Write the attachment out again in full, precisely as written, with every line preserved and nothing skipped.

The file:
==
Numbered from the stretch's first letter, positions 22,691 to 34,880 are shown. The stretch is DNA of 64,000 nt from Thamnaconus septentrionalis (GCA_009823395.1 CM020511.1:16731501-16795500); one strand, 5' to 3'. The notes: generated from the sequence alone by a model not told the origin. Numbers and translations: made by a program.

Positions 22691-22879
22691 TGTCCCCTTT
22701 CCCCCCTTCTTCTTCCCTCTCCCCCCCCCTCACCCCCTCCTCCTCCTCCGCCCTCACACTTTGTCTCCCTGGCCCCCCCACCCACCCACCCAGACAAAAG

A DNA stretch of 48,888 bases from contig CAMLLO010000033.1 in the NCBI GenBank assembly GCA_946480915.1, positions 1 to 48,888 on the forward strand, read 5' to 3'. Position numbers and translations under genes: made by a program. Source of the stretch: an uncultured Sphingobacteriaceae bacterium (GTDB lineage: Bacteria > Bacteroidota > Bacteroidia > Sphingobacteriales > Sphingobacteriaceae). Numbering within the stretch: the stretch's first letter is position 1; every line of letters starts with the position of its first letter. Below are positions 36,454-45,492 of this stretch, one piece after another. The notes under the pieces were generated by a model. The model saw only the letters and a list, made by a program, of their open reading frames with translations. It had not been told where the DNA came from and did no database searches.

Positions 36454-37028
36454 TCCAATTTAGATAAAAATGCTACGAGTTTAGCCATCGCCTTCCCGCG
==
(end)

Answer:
Numbered from the stretch's first letter, positions 22,691 to 34,880 are shown. The stretch is DNA of 64,000 nt from Thamnaconus septentrionalis (GCA_009823395.1 CM020511.1:16731501-16795500); one strand, 5' to 3'. The notes: generated from the sequence alone by a model not told the origin. Numbers and translations: made by a program.

Positions 22691-22879
22691 TGTCCCCTTT
22701 CCCCCCTTCTTCTTCCCTCTCCCCCCCCCTCACCCCCTCCTCCTCCTCCGCCCTCACACTTTGTCTCCCTGGCCCCCCCACCCACCCACCCAGACAAAAG

A DNA stretch of 48,888 bases from contig CAMLLO010000033.1 in the NCBI GenBank assembly GCA_946480915.1, positions 1 to 48,888 on the forward strand, read 5' to 3'. Position numbers and translations under genes: made by a program. Source of the stretch: an uncultured Sphingobacteriaceae bacterium (GTDB lineage: Bacteria > Bacteroidota > Bacteroidia > Sphingobacteriales > Sphingobacteriaceae). Numbering within the stretch: the stretch's first letter is position 1; every line of letters starts with the position of its first letter. Below are positions 36,454-45,492 of this stretch, one piece after another. The notes under the pieces were generated by a model. The model saw only the letters and a list, made by a program, of their open reading frames with translations. It had not been told where the DNA came from and did no database searches.

Positions 36454-37028
36454 TCCAATTTAGATAAAAATGCTACGAGTTTAGCCATCGCCTTCCCGCG